This section is from the book "Commercial Gardening Vol4", by John Weathers (the Editor). Also available from Amazon: Commercial Gardening, A Practical & Scientific Treatise For Market Gardeners.
At no period in its growth does the Cucumber require a higher temperature than 90° F. to produce its maximum amount of growth and fruit; and it may be taken that a temperature from 70° to 90° is the best all-round temperature for Cucumbers. Of course, with sun heat, the temperature of a Cucumber house will often go above 90° F., but then the ventilation can be so regulated that a pure and buoyant atmosphere saturated with moisture will be maintained.
Cucumbers naturally like a good turfy loam. The top spit from a meadow or piece of pasture land, if stacked up about six months before use, and enriched with alternate layers of stable manure, or indeed any organic manure such as that obtained from the poultry run, rabbits, etc, will give excellent results. At the time of use the addition of a little lime or basic slag will also prove beneficial. The compost should be chopped down with the spade, but should not be sifted, the spade being used to reduce the turves to a sufficiently small size. When good turfy loam is not available, any ordinary good garden soil enriched with well-rotted manure and leaf mould will give satisfaction.
The first consideration is to obtain good seeds from a reliable source, as one of the first steps towards success is to have strong and sturdy plants. When two or more crops are to be grown during the year, the first sowing should be made about the first week in December. Some growers sow from twenty-four to thirty seeds in shallow boxes, using a fairly rich and gritty soil. A better practice, however, is to sow the seeds singly in 2 1/2-in. pots, making a hole with the finger or a dibbler about 1 to 1 1/2 in. deep in the centre of the compost, afterwards covering and watering in with tepid water. Place in a temperature of 70° to 85° F., the first-named being probably better for the seeds sown in December, as too high a temperature is apt to weaken the plants during the short days.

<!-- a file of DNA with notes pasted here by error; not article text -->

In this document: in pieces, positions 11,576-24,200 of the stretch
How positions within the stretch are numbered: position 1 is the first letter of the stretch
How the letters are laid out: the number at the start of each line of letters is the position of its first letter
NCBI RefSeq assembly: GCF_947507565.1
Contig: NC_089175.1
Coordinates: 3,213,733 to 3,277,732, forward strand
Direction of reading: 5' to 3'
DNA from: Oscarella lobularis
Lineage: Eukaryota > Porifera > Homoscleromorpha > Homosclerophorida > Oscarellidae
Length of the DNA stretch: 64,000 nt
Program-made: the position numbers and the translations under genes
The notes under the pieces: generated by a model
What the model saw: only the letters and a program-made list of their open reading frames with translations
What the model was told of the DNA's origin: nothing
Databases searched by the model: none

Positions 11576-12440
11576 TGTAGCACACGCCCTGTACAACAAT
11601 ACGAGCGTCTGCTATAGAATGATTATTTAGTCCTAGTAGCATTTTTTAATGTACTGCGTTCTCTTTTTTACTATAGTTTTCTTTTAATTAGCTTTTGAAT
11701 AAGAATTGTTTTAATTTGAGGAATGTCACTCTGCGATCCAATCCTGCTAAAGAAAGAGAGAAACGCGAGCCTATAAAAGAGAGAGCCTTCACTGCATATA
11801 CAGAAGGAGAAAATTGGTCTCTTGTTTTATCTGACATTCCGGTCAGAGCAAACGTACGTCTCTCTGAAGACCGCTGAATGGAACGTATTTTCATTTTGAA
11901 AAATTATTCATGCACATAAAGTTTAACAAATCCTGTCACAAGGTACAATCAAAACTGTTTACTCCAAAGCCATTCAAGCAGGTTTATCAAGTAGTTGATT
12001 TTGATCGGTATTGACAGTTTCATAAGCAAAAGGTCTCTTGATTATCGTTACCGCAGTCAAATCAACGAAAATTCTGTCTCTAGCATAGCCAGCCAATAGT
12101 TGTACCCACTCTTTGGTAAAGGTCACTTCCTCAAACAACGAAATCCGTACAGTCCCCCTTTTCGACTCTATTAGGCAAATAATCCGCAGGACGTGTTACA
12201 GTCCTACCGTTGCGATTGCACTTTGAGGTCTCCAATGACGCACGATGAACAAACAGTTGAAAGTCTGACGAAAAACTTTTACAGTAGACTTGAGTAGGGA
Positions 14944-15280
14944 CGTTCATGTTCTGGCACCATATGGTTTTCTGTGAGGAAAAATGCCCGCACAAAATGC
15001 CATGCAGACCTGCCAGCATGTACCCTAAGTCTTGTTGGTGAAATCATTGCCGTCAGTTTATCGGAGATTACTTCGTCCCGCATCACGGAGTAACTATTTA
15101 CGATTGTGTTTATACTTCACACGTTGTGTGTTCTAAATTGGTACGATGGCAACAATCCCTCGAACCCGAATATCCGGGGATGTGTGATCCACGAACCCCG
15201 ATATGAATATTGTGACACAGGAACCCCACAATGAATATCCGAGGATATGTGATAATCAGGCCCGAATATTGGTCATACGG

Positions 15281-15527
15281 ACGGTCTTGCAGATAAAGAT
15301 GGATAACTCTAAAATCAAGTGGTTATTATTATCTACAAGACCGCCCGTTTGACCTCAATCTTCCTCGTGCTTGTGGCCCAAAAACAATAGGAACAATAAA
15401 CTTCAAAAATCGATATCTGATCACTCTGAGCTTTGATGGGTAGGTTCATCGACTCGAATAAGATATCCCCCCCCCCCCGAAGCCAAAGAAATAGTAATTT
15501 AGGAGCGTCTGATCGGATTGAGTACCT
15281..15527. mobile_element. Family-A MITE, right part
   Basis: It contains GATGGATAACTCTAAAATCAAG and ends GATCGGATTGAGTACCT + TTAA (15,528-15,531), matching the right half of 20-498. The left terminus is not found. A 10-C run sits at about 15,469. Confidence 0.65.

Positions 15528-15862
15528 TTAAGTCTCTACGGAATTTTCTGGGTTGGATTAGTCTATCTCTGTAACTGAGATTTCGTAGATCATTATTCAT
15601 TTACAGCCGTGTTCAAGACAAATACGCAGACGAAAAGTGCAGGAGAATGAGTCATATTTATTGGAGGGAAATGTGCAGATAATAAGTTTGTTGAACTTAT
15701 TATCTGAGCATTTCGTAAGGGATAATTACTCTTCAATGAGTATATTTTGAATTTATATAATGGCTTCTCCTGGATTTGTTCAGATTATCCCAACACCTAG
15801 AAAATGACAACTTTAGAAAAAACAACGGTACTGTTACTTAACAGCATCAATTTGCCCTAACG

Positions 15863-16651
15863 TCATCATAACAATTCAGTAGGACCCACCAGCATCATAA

In due course the seed leaves appear through the soil, and later on are followed with the true roughish, lobed leaves, and later on still the tendrils. Once germination has taken place, plenty of light should be given, but the temperature must be maintained up to 70° or thereabouts at night. The young plants are sprinkled over or syringed with tepid water two or three times a day according to the state of the weather, and the atmosphere is kept moist and buoyant, not only to ensure rapid growth, but also to check attacks of Thrips and Red Spider - pests that soon appear if the air is allowed to become too dry.
When the seedling pots are filled with roots the plants should be shifted into 5-in. pots, or if space is available they may be planted at once in a fairly rich and gritty compost. Later crops are often transferred from 3-in. to 5-in. pots while waiting for space, and also because a good trade is done in selling the young plants to growers who have not the convenience for raising a supply of plants themselves.
Another method of raising Cucumber plants is to fill a 3-in. (60) pot about half-full of compost, insert a seed in each pot, and cover slightly with soil. When the first true leaves, after the seed leaves, appear, a little more compost is added in the way of a topdressing, almost up to the rim. At this stage the young plants, being very tender and juicy, must be handled with great care, but the topdressing will generally carry them till planting time.
When Cucumbers are grown in specially constructed houses it will pay to keep the latter in a clean condition. This may be accomplished by whitewashing the brickwork with limewash, and by burning some sulphur or brimstone with all the ventilators and doors closed as tightly as possible. This is to suffocate and kill any insect pests and fungoid diseases lurking in the crevices, etc. Two or three pounds of sulphur will be sufficient to vaporize a house 100 ft. long.
The soil to be used should be chopped down with the spade from the heap of compost, but not into too fine a condition. A little superphosphate of lime, basic slag, or dissolved bones may be sprinkled over it at the rate of a 5-in. potful to every barrowload, and thoroughly mixed by turning over.
The compost thus prepared is then placed in little heaps 2 to 2 1/2 ft. apart in the houses, about 1 bus. of soil being sufficient for three plants at first.
When the plants are large enough they should be planted in their fruiting quarters without delay. Owing to their rapid growth they soon begin to look yellowish and sickly if kept too long in the small pots. In planting, a hole should be scooped out in the centre of each mound of soil, and deep enough to allow the top of the ball of soil attached to the plant to be about 1 in. or so below the fresh soil. This should be pressed carefully but firmly round the roots and base of the stem, to encourage new roots and increasing vigour. In two or three weeks each mound of soil will be permeated with a mass of clean healthy-looking roots.